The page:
In the case of Samsung India Electronics Private Limited, the tax officer challenged the payment of royalties to Samsung Korea for technical know-how on sales made to the MNE group, arguing that those sales tantamount to sales to itself. The Delhi ITAT held that sales made to another company within the MNE group do not amount to sales to itself, and the tax officer had wrongly endeavored to reach the so-called economic substance, ignoring the legal substance accepted and admitted in separate jurisdictions. The tax officer also contended that the taxpayer had not demonstrated the benefit derived from the payment of such a royalty. Although ITAT in this case compared the royalty payment with third-party royalty payments and considered it at arm's length, there are a number of other cases in which the importance of the "benefit test" has been emphasised.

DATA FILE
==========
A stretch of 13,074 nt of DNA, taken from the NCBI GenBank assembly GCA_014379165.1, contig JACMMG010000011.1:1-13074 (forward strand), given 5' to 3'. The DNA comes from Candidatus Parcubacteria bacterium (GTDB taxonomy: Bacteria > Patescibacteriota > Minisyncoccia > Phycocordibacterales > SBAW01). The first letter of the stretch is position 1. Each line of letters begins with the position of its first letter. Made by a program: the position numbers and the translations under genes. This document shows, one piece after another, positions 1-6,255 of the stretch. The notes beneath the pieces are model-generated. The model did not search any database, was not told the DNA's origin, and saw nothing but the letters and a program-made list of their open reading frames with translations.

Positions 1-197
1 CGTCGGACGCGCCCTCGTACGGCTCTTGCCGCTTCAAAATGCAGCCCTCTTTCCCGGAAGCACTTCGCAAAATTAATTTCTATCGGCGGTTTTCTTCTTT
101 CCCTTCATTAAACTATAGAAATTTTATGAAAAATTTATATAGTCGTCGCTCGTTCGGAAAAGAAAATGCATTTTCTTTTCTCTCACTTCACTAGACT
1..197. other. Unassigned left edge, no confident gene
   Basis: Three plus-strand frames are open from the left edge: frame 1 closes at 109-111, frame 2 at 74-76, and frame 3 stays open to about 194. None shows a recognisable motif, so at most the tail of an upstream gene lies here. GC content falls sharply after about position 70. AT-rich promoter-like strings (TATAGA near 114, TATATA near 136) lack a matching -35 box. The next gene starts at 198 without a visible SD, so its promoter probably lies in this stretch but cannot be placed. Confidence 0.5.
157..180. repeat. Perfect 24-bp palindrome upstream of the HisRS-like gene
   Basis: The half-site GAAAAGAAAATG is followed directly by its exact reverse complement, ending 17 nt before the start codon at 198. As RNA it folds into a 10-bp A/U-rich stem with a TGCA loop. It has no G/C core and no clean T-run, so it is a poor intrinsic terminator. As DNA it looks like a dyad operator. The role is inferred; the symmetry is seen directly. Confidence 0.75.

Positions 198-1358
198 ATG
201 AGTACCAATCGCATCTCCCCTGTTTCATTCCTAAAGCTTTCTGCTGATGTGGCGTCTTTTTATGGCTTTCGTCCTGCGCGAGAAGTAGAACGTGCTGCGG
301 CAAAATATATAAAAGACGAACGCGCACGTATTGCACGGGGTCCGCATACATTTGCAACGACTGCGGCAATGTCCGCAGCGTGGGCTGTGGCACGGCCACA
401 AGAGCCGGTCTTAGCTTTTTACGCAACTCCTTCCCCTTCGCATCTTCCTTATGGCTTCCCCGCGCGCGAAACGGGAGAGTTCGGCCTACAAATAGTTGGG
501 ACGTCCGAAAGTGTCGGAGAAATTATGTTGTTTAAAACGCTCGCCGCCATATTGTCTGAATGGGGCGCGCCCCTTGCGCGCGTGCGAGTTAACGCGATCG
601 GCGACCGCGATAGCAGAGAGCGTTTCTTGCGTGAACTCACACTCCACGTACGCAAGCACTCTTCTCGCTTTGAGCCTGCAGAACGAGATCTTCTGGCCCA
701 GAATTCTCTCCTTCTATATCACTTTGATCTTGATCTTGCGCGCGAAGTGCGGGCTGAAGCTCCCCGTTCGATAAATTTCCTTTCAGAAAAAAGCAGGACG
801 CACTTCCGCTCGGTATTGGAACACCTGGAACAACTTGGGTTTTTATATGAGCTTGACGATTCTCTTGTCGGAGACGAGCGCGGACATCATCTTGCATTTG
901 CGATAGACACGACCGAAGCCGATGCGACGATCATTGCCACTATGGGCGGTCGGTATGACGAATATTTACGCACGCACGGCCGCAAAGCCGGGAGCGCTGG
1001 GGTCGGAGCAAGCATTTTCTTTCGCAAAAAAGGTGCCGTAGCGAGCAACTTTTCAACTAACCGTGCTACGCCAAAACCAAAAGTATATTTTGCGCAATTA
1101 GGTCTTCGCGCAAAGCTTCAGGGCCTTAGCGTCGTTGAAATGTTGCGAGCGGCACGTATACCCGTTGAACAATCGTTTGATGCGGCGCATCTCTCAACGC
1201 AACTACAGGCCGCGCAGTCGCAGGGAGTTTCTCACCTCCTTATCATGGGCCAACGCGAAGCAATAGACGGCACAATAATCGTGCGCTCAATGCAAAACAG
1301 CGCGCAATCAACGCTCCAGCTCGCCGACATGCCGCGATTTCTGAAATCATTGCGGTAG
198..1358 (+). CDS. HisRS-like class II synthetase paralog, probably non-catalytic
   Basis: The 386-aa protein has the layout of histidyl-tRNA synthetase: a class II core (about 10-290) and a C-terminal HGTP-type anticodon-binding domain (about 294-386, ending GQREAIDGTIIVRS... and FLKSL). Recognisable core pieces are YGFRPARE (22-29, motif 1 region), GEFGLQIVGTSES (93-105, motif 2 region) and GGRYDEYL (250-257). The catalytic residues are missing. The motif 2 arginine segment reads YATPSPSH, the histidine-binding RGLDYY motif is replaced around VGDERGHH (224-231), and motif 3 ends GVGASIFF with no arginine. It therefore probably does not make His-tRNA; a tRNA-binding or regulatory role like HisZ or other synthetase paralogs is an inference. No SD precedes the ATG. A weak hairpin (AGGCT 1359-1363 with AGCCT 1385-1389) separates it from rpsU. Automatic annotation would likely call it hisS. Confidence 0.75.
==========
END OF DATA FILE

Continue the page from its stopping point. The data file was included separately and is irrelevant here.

Passing the benefit test in connection with allowing the payment of royalties has been discussed and upheld by the appellate authorities. The benefit test evaluates the transaction according to the following parameters:

  • Do taxpayers require such intangible assets?

  • Have the intangible assets actually been received?

  • Has the use of intangible assets resulted in any benefit?

  • Has appropriate documentation been maintained to demonstrate the receipt of intangible and direct or indirect benefit derived therefrom?

Passing the benefit test will be an important factor in scrutinising royalty payments in the future.

Intragroup services

The Indian transfer pricing regulations do not specify the manner in which an arm's length price must be determined for payment for intragroup services. The key to determine the price is whether the services have actually been provided and whether the benefit test has been met.